Astronaut photograph ISS050-E-66060 courtesy NASA Earth Observation Lab.

A Gentle Introduction to GDAL, Part 2: Map Projections & gdalwarp

(If you’re new to GDAL, you might want to start with Part 1, which covers installation, gdalinfo, and gdal_translate.)

From ground level, an unobscured view of the horizon looks ruler-flat, an illusion that persists even from the roughly 30,000-foot-altitude of an airliner or the summit of Mount Everest. It’s only at twice that height, an elevation few of us will ever reach, that the first hint of a curve becomes visible.

This view was first seen in 1935 by two Army officers floating above the plains of South Dakota, aboard the Explorer II helium balloon. From a press release issued by National Geographic:

From its vantage point 72,395 feet in the air, the highest point ever reached by man, the camera registers the horizon 330 miles away, sweeping like a great arch across the photograph. The straight black line ruled across the top brings out the curvature of the Earth.
The first photograph showing a curve on Earth’s horizon, taken on November 11, 1935. Courtesy Jerry Bryant, Lawrence County Historical Society.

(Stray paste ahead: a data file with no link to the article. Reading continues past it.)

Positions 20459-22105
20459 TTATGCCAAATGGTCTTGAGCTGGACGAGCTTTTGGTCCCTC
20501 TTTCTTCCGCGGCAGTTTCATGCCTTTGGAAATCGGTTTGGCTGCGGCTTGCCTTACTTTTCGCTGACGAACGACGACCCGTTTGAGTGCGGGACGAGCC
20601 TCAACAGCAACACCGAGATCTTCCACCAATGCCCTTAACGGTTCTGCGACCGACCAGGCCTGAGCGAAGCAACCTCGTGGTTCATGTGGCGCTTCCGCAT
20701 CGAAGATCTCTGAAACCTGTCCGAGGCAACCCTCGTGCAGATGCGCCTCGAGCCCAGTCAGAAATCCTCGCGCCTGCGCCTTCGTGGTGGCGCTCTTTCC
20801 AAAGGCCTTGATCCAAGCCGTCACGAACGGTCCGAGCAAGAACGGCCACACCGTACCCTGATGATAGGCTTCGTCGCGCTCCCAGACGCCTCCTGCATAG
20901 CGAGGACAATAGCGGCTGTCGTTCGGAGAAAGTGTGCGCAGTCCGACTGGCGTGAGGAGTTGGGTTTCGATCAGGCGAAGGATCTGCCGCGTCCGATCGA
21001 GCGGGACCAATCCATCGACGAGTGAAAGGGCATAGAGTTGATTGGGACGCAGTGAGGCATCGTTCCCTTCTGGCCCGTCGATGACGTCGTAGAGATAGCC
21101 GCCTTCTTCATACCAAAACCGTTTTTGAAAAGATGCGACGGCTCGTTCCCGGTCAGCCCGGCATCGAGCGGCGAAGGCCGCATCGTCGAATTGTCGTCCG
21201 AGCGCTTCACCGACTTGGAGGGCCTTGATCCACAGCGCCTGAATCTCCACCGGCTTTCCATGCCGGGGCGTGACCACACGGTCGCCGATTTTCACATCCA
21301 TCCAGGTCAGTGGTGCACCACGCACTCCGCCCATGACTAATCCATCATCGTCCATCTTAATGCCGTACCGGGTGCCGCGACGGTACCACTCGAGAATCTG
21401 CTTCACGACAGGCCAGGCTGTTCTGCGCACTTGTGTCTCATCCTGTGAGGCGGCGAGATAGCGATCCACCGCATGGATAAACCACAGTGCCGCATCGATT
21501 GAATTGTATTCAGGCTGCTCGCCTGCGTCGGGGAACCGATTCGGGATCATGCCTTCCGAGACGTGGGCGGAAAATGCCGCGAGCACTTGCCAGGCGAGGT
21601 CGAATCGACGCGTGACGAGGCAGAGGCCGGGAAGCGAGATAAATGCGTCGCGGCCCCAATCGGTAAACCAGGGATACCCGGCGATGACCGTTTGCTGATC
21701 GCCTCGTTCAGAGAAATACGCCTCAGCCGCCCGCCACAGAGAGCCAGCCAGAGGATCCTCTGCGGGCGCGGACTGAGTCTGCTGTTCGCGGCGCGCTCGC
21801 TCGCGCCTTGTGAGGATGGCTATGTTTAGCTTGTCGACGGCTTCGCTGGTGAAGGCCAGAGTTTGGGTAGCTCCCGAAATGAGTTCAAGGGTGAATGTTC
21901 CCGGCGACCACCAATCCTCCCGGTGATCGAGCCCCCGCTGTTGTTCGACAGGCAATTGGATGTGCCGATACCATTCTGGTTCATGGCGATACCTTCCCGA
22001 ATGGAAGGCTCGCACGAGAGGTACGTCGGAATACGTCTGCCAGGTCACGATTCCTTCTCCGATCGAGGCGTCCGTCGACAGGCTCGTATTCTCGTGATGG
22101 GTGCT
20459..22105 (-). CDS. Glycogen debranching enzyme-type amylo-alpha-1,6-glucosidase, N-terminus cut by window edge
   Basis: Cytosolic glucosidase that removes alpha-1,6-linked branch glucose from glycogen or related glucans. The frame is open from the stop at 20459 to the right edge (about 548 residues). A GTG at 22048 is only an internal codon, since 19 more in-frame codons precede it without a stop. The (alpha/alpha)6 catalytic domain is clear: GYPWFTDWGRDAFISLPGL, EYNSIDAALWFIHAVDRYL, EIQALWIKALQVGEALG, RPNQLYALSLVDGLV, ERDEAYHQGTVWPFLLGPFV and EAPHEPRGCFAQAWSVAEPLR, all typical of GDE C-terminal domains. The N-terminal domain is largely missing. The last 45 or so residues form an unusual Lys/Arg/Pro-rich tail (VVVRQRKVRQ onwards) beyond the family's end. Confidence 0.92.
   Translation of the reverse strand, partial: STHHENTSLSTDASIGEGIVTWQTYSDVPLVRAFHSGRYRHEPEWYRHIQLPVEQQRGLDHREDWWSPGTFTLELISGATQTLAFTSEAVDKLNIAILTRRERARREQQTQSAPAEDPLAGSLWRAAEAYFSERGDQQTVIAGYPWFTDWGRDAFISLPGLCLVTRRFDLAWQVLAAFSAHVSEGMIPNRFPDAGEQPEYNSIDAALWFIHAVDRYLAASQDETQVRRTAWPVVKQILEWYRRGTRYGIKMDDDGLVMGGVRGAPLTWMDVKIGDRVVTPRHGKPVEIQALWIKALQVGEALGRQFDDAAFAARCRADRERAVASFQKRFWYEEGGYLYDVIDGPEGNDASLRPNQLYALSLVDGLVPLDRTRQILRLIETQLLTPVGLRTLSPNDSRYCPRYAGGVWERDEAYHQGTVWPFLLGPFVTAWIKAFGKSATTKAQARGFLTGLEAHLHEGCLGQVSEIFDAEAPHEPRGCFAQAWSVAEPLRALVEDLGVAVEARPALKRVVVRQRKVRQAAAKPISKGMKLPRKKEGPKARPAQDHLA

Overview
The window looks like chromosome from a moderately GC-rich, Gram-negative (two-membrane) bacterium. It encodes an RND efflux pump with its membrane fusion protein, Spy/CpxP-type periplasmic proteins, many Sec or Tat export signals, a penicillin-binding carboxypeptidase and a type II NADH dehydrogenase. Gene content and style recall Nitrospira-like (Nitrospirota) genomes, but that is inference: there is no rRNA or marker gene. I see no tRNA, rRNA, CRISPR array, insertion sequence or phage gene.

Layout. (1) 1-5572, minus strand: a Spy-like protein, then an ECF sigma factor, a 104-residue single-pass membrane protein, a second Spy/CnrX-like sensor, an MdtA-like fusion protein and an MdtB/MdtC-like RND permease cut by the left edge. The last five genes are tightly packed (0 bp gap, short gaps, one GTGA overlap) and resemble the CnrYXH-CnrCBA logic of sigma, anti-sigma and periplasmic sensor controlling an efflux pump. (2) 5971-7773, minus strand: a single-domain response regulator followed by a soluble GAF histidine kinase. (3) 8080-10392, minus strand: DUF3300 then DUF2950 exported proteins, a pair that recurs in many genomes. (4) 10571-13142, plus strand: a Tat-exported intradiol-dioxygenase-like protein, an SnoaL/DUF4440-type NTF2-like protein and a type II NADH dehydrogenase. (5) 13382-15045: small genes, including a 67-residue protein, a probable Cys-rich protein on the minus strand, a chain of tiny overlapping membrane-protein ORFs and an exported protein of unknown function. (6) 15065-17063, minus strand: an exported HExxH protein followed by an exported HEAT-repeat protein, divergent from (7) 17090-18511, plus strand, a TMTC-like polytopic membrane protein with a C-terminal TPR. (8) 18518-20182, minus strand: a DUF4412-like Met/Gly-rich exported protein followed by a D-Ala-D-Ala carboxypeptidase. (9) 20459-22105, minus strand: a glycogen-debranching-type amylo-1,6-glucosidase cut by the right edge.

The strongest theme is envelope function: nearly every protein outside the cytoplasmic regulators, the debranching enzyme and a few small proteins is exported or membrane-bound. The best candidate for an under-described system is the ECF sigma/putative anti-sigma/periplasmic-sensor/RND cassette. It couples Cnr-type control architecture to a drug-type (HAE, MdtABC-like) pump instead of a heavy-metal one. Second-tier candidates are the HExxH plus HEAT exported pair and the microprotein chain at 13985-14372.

A balloon can fly into the stratosphere, but no higher, so it wasn’t until the advent of the space race that we got a better view of the edge of the Earth. From an altitude of several hundred miles one’s view stretches for thousands of miles, and the curvature of the Earth is clear.

Large parts of California and Nevada are visible in this photograph taken from the Internation Space Station on October 19, 2014. Astronaut photograph ISS041-E-081461 courtesy NASA Earth Observation Lab.

From an even higher vantage point (900,000 miles), the Earth becomes a flat disk on a black field. (Even at this distance the stars are likely washed out by glare from the Earth.)

The Western Hemisphere on April 7, 2017. From DSCOVR’s EPIC instrument.

Each of these views is a distorted, two-dimensional representation of a three-dimensional surface. The appearance of the Earth is determined by the vantage point and optical characteristics of the camera taking the picture. Some features (those directly under the observer) are preserved very well, but others become quite deformed—it’s impossible to take a photograph that accurately represents the distances, areas, and angles of every part of a 3D object.

This is the fundamental challenge faced by cartographers—how to represent the 3D surface of the Earth on a flat piece of paper or computer screen? It’s also a challenge that mapmakers faced long before anyone ever saw the horizon as a curve.

The earliest known globe was crafted in 1492 — the same year Columbus sailed to America (but before he came back—note the lack of the Americas). To construct a globe this printed map would have been cut out and folded into a sphere, with the poles pasted on. Composite: Globe Gores 1–4. Martin Behaim’s Erdapfel, 1492. Courtesy David Rumsey Map Collection.